Old school graph storage with RDF

Graph storage systems can be pretty hard to grok. Especially if you are, like me, used to relational database systems.

Recently I had the opportunity to examine a suite of technologies related to graph storage and I felt the need to archive what I discovered here.

My journey begins with the NetworkX framework. There are Python (original) and Javascript (with D3!) implementations of this library and its pretty easy to understand. All you have are vertices and edges. NetworkX provides a way to represent various graph features such as multiple trees, directionality, and weight. It also comes bundled with helpful methods for working with the graph.

A certain fork of NetworkX allows you to export your graph into the resource description framework. RDF is old and XML-based. The advantage to RDF is that it 1. allows you to define your own namespaces and 2. is able to persist in a relational database thanks to Triple Store.

I found namespaces to be the hardest thing to understand about RDF. Mostly because they are so free-form and also because they are fundamentally XML-based. But the advantage of a flexible namespace is that it is very easy to model complex interactions between resources. Even resources that don’t belong in your own namespace. One thing I discovered is that the government is very fond of namespaces between its departments.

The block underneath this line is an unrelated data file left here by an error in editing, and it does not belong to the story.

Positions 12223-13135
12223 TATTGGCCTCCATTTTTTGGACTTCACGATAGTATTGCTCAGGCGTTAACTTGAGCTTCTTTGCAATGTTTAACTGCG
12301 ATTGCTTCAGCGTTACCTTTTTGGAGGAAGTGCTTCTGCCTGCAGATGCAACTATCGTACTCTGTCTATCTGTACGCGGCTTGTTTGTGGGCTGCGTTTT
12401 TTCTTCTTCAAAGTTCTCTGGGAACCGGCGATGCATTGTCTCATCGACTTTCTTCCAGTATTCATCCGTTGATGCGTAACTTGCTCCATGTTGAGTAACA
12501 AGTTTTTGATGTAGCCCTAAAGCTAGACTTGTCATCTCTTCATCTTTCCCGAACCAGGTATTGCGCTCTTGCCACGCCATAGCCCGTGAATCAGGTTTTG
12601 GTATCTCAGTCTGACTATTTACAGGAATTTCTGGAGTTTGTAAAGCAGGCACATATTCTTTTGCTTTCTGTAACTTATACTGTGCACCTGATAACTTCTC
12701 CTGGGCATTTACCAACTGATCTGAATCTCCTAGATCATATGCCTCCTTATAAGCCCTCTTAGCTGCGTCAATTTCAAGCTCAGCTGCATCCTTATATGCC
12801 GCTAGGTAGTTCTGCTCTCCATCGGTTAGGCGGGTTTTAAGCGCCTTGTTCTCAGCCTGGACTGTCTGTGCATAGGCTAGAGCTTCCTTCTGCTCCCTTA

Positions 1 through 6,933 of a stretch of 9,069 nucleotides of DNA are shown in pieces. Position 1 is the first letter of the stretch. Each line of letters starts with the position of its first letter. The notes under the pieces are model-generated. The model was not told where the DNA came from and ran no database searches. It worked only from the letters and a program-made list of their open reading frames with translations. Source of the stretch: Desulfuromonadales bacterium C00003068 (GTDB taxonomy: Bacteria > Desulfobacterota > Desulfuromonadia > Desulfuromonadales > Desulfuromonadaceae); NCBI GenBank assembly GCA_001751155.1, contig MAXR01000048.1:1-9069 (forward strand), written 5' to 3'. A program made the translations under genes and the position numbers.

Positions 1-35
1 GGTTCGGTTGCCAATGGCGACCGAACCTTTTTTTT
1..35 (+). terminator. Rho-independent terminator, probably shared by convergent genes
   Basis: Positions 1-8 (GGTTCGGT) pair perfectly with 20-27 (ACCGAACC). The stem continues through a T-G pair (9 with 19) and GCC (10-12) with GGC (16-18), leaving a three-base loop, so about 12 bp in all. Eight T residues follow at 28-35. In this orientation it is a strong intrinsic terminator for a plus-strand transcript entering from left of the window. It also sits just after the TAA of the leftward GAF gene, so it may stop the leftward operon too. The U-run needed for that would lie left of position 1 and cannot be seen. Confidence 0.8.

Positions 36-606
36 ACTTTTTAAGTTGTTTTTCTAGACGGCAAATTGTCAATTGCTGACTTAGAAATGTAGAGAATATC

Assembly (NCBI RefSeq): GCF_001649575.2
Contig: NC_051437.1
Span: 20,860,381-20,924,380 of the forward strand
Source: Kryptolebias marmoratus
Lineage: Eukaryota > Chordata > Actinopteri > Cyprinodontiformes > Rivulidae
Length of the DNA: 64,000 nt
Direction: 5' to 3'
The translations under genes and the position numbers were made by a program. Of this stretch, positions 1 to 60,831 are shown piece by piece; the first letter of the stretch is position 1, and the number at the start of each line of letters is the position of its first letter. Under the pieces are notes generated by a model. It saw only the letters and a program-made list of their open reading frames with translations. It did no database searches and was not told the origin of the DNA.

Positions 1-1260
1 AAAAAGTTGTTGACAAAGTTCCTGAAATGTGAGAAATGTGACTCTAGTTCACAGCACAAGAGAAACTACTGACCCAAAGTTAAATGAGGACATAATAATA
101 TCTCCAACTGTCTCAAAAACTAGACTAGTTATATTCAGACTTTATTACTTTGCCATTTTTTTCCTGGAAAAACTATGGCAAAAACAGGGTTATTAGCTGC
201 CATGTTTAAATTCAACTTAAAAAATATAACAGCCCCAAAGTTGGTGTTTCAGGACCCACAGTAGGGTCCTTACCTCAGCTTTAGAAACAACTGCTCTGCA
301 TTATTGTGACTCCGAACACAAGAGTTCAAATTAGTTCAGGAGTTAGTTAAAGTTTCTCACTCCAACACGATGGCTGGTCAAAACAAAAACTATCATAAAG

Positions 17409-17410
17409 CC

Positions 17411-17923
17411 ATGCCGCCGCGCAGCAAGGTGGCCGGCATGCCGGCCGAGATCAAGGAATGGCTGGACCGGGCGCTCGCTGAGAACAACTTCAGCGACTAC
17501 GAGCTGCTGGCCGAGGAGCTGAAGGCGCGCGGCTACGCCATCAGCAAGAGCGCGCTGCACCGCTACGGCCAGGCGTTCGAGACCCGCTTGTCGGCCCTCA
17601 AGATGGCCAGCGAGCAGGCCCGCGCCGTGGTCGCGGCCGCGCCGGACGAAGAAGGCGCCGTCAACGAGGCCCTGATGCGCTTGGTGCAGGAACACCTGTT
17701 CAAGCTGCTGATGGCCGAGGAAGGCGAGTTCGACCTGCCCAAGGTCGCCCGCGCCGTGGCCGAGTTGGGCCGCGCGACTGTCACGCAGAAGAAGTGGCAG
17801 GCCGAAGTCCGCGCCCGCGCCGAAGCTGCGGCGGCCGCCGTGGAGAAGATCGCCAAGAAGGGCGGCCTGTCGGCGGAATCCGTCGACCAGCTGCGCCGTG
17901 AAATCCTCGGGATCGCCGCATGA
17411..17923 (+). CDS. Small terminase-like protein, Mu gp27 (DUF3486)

After exporting my NetworkX graph to RDF, I was able to persist it into using the MySQL triplestore component. This handy feature creates the tables and indexes you need. Aside from providing it with the connection string to your MySQL instance you don’t work with the database at all. That’s because RDF also describes how you should go about querying for data.

SPARQL is the language RDF specifies for exploring graphs. Properly implemented, SPARQL can facilitate some very interesting questions about the stored graph.

For my POC, I wrote a simple application that you can play with here. It includes a simple REST layer for obtaining nodes and edges and a D3-based interface for exploring the graph.

Here are some screenshots of the app in all it’s glory.

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